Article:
Nationally, we saw the coronavirus disproportionately affecting our fellow African-Americans and LatinX residents, so now, all our data can be broken down by race, ethnicity, and age. We also created new dashboards to specifically show the status in our long-term care facilities, as well as with our homeless population. We’ve kept our eyes on the larger picture as well; we knew we had to stay ahead of any possible misinformation and have continued to enhance the dashboard to provide accurate and timely information.
When May came along, people wanted to know when the shelter-in-place order would end. In the Bay Area, we have six health officers working together who came up with five indicators to tell us when we can start to reopen our economy. We developed a dashboard to track those indicators and could remain transparent about the evidence-based approach being used. Of course, we also have our internal COVID-19 dashboards to help us understand the disease spread and make important decisions, such as where we need to improve our testing. It’s the same data as the public dashboards, just more technical and detailed.
When analytics team members are fragmented across an organization, it is harder to respond to an emergency of this scale. Because of our earlier efforts in developing a centralized analytics team and the data maturity journey our organization took, along with the agile culture and skillset that developed, our data team was ready to respond to COVID-19. In the first two weeks of the pandemic, we were able to reimagine the team to be a fully functional COVID-19 response analytics team by having an integrated data warehousing, visualization, data science, and epidemiology team. .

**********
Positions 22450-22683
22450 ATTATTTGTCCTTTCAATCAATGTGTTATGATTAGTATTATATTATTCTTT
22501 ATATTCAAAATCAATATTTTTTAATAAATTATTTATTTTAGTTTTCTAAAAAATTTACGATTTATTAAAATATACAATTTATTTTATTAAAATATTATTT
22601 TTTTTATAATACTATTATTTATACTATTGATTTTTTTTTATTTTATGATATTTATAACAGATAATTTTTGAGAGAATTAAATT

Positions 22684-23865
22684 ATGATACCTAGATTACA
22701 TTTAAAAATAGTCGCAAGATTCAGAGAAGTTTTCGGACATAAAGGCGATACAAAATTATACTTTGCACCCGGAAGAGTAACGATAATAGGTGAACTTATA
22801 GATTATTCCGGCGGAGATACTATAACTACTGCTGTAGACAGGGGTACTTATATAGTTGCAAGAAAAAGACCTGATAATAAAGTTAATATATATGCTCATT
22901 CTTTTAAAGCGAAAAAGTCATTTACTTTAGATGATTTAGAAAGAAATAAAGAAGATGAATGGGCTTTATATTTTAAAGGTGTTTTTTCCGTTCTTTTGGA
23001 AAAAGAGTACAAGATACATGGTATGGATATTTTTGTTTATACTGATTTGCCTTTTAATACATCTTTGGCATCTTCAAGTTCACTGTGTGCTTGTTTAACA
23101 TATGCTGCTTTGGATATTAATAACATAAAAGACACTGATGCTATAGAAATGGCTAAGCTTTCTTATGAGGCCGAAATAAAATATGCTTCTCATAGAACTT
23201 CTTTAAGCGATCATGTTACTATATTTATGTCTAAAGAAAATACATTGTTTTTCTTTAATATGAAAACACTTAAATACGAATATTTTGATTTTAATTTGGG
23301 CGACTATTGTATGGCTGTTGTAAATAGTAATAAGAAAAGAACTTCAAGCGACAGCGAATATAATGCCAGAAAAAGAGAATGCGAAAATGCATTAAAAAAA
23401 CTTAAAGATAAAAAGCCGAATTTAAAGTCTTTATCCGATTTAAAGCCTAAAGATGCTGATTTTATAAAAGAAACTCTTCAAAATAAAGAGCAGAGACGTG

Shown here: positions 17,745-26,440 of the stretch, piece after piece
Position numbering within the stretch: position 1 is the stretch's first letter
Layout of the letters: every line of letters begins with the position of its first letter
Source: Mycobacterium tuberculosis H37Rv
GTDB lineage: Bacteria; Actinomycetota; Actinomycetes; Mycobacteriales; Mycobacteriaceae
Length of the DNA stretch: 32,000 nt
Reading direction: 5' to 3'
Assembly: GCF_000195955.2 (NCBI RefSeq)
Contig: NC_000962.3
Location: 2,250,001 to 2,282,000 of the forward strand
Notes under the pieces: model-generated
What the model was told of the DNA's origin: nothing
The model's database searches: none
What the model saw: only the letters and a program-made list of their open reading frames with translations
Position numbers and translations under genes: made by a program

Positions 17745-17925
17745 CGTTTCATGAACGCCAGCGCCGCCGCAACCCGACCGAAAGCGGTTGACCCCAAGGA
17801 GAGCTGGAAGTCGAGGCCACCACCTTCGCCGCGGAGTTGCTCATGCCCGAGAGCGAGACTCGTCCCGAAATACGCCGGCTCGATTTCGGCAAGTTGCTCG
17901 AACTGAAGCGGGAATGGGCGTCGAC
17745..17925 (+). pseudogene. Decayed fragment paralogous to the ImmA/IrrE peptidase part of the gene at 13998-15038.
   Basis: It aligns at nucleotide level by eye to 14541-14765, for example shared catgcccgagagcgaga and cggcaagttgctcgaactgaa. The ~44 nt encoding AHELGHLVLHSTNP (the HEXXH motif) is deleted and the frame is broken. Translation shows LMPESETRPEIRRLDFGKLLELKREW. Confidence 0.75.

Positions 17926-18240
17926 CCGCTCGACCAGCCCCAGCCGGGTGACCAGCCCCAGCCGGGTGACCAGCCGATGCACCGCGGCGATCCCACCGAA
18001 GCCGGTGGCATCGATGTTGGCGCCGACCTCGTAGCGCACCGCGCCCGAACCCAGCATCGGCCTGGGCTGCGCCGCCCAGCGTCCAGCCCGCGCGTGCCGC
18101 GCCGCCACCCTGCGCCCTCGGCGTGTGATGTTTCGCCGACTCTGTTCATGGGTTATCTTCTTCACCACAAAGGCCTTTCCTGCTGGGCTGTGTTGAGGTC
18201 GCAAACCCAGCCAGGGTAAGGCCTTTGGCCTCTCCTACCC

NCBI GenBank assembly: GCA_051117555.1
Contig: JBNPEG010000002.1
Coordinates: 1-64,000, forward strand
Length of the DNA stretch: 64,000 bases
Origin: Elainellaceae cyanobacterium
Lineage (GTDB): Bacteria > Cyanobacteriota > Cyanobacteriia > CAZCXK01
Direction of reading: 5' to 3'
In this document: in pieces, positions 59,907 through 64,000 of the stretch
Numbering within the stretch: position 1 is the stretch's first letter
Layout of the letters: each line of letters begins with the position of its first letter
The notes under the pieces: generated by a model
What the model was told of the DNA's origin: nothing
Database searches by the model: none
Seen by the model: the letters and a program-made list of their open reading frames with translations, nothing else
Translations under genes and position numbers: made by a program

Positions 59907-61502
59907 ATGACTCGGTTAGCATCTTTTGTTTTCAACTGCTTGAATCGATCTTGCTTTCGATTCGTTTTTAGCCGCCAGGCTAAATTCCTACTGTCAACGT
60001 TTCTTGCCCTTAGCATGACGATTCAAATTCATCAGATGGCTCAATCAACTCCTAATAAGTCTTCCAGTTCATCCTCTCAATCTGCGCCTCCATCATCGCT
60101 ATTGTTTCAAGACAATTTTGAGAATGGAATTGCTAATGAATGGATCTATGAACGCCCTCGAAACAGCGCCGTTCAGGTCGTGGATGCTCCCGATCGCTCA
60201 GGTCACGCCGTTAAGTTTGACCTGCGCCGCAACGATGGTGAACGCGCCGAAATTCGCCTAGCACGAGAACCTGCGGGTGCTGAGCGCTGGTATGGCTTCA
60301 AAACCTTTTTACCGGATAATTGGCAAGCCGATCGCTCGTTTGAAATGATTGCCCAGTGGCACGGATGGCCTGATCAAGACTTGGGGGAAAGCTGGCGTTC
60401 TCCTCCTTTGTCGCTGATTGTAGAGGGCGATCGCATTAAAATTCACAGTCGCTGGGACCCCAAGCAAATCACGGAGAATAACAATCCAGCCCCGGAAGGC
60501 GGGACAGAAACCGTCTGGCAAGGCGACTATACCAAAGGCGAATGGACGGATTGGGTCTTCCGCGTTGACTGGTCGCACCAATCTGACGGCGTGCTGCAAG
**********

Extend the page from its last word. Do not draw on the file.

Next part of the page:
With this integrated team and our philosophy of data transparency at the heart of any health-focused strategy, we are able to provide actionable information that has helped Contra Costa Health Services improve our quality of care by identifying and addressing disparities. Qlik has been a great catalyst in our analytics journey.